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Syria: Is violence the only answer?

The following article appeared in the September-October 2013 issue of NewsNotes.

As NewsNotes goes to press in early September, the news cycle is dominated by discussion about a possible military strike against Syria; President Obama is trying to gain support for the strike as the appropriate response to the Syrian government’s use of chemical warfare against its citizens on August 21. Congress is debating use of force, and other nations are weighing in with their positions.

On September 1, Pope Francis spoke directly to the tragedy in Syria. He announced a day of fasting and prayer, to be held on Saturday, September 7: "We will gather in prayer and in a spirit of penance, invoking God’s great gift of peace upon the beloved nation of Syria and upon each situation of conflict and violence around the world ... Humanity needs to see these gestures of peace and to hear words of hope and peace." (Fasting for a day requires adult Catholics in good health to limit themselves to one meal.)

Pope Francis said everyone was invited, "including our non-Catholic Christian brothers [and sisters], followers of other religions and all [people] of good will, to participate, in whatever way they can, in this initiative."

On August 31, Pax Christi USA released a statement (written in collaboration with Scott Wright) that said, in part: "No one questions the obscenity of murdering a thousand people – many of them children – with poison gas, nor the moral indignation that people around the world feel at this atrocity and crime against humanity. The more than 100,000 deaths from two years of a cruel fratricidal war in Syria, and the cruelty of the Bashar al-Assad regime against its own people, speak to the obscenity of war.

"What many do question, however, including military veterans in Congress, is the wisdom of a military strike by the U.S. in Syria. The wars in Afghanistan and Iraq also began with military strikes, caused the destruction of hundreds of thousands of Afghan, Iraqi, and American lives, and lasted more than a decade after 9/11. ...

"This is a crucial moment in history – and the U.S. can pursue the path of war, or the path of dialogue and negotiations, of true peacemaking. But the churches and people of all faith traditions should be leading the way, with our voices and by our witness.

"Before we add more fuel to the fire, and to ‘the endless and horrifying sequence of wars, conflicts, genocides and "ethic cleansings" which have caused unspeakable suffering; millions and millions of victims, families and countries destroyed, an ocean of refugees, misery, hunger, disease, underdevelopment and the loss of immense resources,’ – words of John Paul II – we ought to question the wisdom of a military strike in Syria and heed John Paul’s warning:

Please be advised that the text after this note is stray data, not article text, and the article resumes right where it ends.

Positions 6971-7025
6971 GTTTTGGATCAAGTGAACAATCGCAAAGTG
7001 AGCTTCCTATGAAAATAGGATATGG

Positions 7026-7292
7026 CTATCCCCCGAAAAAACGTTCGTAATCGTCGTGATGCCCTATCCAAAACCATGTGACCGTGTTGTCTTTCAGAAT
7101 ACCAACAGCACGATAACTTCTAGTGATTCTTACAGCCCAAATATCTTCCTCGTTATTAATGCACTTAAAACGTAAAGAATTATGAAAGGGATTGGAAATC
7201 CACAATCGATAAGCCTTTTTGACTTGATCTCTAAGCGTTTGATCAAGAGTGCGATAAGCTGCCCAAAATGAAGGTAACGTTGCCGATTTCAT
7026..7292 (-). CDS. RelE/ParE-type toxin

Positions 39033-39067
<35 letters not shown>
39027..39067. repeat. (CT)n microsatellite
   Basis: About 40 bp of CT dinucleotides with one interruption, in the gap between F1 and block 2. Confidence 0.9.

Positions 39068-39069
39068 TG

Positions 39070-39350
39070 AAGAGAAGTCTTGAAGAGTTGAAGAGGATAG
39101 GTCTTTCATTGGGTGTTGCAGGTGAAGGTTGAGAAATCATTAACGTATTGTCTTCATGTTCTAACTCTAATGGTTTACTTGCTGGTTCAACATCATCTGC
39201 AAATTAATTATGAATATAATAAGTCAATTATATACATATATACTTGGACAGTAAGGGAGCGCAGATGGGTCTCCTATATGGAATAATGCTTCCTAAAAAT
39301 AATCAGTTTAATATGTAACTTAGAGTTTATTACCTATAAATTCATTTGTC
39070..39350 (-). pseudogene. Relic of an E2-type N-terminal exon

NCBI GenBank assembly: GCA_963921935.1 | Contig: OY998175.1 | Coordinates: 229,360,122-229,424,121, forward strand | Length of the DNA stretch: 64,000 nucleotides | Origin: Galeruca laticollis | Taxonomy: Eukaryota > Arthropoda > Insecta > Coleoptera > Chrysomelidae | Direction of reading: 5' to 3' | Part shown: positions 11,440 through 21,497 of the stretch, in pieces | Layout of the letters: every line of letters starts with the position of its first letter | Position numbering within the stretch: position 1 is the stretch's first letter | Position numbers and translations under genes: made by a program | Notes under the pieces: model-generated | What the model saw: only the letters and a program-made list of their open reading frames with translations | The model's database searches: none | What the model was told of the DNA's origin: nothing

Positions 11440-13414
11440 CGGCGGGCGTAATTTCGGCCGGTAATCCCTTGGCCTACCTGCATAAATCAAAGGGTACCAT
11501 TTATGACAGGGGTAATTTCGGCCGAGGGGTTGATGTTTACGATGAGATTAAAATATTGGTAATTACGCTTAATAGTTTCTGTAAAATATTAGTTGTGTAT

"‘The twentieth century bequeaths to us above all else a warning: wars are often the cause of further wars because they fuel deep hatreds, create situations of injustice and trample upon people’s dignity and rights… War is a defeat for humanity. Only in peace and through peace can respect for human dignity and its inalienable rights be guaranteed.’"

Faith in action:

The following alert was prepared by the Justice and Peace office of the Conference of Major Superiors of Men (CMSM).

Please encourage your representative and senators to oppose U.S. military action in Syria and support sustained diplomacy. Call your representative and senators today. Here are some points to make in your call:

  • I oppose U.S. military action in Syria.
  • The U.S. does need to act. I encourage the [senator/representative] to support increased diplomacy, the convening of an international summit of heads of state to negotiate a just peace, explore restorative justice responses, and pressure on Saudi Arabia, Qatar, and Turkey to reduce the arms to the resistance as a signal to Russia and Iran to reduce their arms to Assad.
  • Can you tell me about the [senator/representative]’s stance on stopping the violence in Syria?

The world community needs to act urgently to bring those responsible for using chemical weapons - and anyone who commits war crime - to a process of restorative justice. But U.S. military action will hurt more than help, increasing hostility, violence, and the risk of more chemical weapons attacks.

Instead, President Obama should engage diplomatically with all parties in the region and convene an emergency summit of heads of state, press the UN Security Council to ask the International Criminal Court to investigate all war crimes in Syria.

If you use Twitter, please look up the Twitter handles (http://www.tweetcongress.org) for your representative and senators and send them this message: @[Your representative’s handle]: Don’t bomb #Syria. Instead nonviolence, emergency summit, restorative justice, and reduce arms flow bit.ly/16Rj6eV

Photo of Syrian refugee children by the Turkish NGO IHH Humanitarian Relief Foundation (İHH İnsani Yardım Vakfı)

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